Summary: Top officials from the European Commission and the United States have agreed to continue their talks on the controversial issue of data protection into 1999. The two sides have defused the issue which threatened to overshadow the Transatlantic Summit in Washington on December 18, but have still to agree on how to regulate data flows between them. The Commission says certain provisions in the EU's 1995 Data Protection Directive could be applied to the US, ensuring that the country could be accepted as having "adequate protection" for its data. But there are problems linked to the US's system of using voluntary controls for companies dealing with data flows.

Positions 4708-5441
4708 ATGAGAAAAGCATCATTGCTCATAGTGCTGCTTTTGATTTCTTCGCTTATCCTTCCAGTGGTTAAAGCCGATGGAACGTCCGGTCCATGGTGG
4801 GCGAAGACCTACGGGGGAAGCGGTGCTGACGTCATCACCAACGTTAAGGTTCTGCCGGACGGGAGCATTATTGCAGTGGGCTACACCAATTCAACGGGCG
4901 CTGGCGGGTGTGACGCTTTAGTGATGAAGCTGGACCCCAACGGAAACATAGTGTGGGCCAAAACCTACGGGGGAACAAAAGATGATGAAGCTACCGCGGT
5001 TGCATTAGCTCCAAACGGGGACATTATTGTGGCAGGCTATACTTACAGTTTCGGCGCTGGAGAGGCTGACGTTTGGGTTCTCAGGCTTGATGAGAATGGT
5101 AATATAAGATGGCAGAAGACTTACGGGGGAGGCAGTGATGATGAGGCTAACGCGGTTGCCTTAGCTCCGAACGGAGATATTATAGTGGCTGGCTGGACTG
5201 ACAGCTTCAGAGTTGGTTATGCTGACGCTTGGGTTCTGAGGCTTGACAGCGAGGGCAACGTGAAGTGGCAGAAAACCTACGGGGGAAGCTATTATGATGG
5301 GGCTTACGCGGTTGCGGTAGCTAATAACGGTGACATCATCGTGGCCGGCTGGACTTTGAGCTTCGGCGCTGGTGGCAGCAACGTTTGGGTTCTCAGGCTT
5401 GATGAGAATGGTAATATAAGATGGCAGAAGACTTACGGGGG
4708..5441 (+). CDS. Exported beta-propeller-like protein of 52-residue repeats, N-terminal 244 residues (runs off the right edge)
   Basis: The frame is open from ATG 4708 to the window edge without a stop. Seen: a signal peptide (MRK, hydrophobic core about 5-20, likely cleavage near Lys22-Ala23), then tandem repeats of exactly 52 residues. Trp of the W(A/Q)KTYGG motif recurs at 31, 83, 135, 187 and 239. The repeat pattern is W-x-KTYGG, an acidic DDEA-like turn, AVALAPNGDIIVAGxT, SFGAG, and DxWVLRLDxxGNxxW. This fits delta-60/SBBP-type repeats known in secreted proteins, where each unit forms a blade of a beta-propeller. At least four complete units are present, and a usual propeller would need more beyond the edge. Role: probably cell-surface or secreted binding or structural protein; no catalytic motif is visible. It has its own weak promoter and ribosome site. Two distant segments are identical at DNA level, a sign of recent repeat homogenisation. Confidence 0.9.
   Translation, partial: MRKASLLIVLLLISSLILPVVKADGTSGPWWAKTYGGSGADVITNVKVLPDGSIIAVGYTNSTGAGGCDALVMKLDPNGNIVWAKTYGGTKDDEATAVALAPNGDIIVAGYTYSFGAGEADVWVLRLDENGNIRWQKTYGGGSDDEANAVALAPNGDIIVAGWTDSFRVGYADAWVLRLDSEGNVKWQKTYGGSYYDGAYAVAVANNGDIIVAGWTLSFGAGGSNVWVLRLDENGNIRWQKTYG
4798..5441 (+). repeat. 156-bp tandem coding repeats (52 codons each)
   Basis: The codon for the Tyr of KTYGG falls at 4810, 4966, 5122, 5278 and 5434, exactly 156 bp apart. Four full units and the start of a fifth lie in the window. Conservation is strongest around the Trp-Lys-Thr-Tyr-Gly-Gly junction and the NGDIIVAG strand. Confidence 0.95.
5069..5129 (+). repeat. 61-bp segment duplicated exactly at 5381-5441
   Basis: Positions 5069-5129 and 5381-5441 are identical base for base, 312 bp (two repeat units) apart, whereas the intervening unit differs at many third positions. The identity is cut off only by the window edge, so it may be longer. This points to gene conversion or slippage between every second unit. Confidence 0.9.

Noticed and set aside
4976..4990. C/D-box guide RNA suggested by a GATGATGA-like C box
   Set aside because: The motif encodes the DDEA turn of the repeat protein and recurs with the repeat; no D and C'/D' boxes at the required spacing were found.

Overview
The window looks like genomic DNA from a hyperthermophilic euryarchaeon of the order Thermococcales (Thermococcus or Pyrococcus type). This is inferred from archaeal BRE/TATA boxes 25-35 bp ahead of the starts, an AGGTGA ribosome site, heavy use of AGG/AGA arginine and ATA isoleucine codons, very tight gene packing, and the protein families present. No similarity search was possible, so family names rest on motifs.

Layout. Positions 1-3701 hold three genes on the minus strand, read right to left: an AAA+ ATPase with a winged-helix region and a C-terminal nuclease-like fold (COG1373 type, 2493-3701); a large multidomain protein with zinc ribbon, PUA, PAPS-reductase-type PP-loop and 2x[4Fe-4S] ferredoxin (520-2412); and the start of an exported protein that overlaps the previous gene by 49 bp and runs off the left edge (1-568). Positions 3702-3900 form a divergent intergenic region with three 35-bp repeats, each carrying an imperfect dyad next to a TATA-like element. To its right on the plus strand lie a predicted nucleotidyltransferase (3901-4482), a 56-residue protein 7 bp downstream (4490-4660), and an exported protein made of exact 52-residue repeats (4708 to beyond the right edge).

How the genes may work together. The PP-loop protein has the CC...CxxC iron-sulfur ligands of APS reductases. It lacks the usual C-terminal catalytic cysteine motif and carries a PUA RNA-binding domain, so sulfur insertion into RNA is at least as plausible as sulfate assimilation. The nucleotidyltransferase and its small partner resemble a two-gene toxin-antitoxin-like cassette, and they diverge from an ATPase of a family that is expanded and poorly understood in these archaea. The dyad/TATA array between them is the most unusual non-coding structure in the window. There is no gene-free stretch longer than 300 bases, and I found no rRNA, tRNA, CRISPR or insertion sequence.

At a meeting of the EU's committee for implementation of the Personal Data Directive (set up in compliance with Article 31 of Directive 95/46/EC) on December 9, the Member States agreed that the US provisions designed to protect private data were inadequate. But the dialogue will continue nonetheless, and there are no plans to block the flow of data. In a recent EU-US meeting, John Mogg, the Commission's Director-General for the Internal Market, and David Aaron, US Under-Secretary of Commerce for International Trade pledged to meet at the end of January next year to try and resolve the issue. But the Commission still feels the US has to provide more guarantees before an agreement is clinched. The Data Protection Directive - only in force since October 25 - grants national data regulators the authority to suspend the transfer of personally identifiable data towards countries whose level of protection is considered inadequate, but only five Member States have adopted it so far. The US is currently in that category. The deadlock puts American companies, such as credit card issuers with their sophisticated data mining and target marketing strategies, in a difficult position to pursue the European consumer market, with some US organisations complaining of paranoia in Europe. The US Commerce Department recently proposed a set of Safe Harbor Principles that US businesses could adopt to show compliance with the EU law, but this was rejected by the Commission which believes this will allow some companies to avoid the necessary commitments. "It's clear to us that the credibility of the US system is weakened by the voluntary system", said Sue Binns, the head of the Commission's Unit dealing with the free movement of data. She said the EU was prepared to accept codes of practice, provided...

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